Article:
I remember lazy summer days with nothing to do but read a book cover-to-cover.
I remember summers filled with professional development nearly every week.
I remember dinner conversations that were entirely devoted to the happenings of my classroom.
I remember reading as many professional books as I could get my hands on.
I remember arriving at school at 6 am and not leaving until 7:30 pm. I remember doing this at least once a week during the summer.
I remember sitting and daydreaming a summer afternoon away with hopes for my incoming students.
I remember filling notebooks with swarms of teaching ideas and plans.
I remember dedicating my entire being to the walls of my classroom.
It wasn’t all that long ago, and yet, somehow it seems like a lifetime.
Today I don’t have the luxury of time that I did three years ago. Today I must walk away from work in the afternoon. Today I must stay home until the last possible moment to allow enough rest for the three little lives dependent on me.
Today my love of motherhood and the lessons learned in this role have done more for my ability to educate than a thousand professional books.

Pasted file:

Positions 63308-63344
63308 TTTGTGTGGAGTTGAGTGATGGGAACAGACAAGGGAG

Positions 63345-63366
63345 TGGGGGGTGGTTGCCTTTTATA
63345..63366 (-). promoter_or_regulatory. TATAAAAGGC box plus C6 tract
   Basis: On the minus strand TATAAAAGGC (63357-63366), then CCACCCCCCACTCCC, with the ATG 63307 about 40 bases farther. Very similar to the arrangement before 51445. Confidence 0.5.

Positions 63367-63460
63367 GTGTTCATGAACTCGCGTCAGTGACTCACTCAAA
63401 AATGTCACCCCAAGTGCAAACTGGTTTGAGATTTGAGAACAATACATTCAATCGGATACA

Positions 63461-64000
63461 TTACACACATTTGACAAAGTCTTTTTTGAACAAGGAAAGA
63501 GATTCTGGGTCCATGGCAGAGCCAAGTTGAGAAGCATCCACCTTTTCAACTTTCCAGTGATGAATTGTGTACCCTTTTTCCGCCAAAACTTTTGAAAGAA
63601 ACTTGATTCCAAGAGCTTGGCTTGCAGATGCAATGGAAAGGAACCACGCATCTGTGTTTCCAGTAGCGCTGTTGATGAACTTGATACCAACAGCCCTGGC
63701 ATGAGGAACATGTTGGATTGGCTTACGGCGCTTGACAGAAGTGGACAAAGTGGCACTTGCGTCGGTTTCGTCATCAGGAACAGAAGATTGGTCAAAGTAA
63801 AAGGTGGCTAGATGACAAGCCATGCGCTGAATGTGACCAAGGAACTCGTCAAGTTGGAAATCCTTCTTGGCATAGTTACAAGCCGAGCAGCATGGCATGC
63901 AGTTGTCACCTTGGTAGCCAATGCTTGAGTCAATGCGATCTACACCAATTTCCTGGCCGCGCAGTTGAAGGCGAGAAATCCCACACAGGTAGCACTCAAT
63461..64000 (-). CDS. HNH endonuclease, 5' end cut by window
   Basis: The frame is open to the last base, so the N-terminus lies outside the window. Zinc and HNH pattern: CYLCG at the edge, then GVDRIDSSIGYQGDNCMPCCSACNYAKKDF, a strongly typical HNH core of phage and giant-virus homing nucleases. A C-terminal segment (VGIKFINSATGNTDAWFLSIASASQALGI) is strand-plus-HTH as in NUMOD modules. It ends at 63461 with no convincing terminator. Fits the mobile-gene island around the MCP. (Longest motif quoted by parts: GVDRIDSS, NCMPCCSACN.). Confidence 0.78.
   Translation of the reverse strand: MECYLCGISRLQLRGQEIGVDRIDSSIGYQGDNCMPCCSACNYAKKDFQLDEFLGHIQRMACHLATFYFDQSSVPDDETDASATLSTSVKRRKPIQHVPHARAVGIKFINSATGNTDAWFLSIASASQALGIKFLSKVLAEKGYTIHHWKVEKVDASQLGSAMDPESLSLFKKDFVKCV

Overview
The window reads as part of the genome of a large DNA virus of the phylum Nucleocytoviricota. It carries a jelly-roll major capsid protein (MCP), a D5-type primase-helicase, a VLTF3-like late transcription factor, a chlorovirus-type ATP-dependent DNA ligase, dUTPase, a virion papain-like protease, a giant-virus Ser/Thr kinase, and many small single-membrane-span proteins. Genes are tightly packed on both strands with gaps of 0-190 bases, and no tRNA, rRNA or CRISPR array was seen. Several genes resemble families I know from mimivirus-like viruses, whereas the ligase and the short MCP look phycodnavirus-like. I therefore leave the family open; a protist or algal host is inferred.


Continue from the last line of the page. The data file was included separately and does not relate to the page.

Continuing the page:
Today filling notebooks with the stories of the simple moments, the everyday happenings of my family of five has helped me become a better teacher of writing than a million websites ever could have done.
Today helping a four year old learn appropriate boundaries has done more than a month’s worth of professional development workshops.
Today reading 30+ children’s books each week has helped me find more ways to connect to students than those suspense novels ever did.
Today daydreaming about the kind of teachers I hope my children have, gives me a greater insight into my own ability.
Today my focus has shifted.
And because of it, I am a better teacher. I am more efficient, more effective, and more realistic. As I look into a new school year — a year when I have a first grader enrolled in a district different from where I teach; a four year old enrolled in a Christian Preschool; and a two year old spending his days with Grammy, I wonder if I can sustain the schedule. I wonder if I can continue to have the passion for teaching without squelching my love of motherhood. And vice versa . . . can I love motherhood without squashing my ability to be an educator?
The answer is yes. I am here for this purpose and there is enough time to enjoy it all.
Unhurried. Finding the magic in the middle of living. Capturing a life of ridiculous grace + raw stories.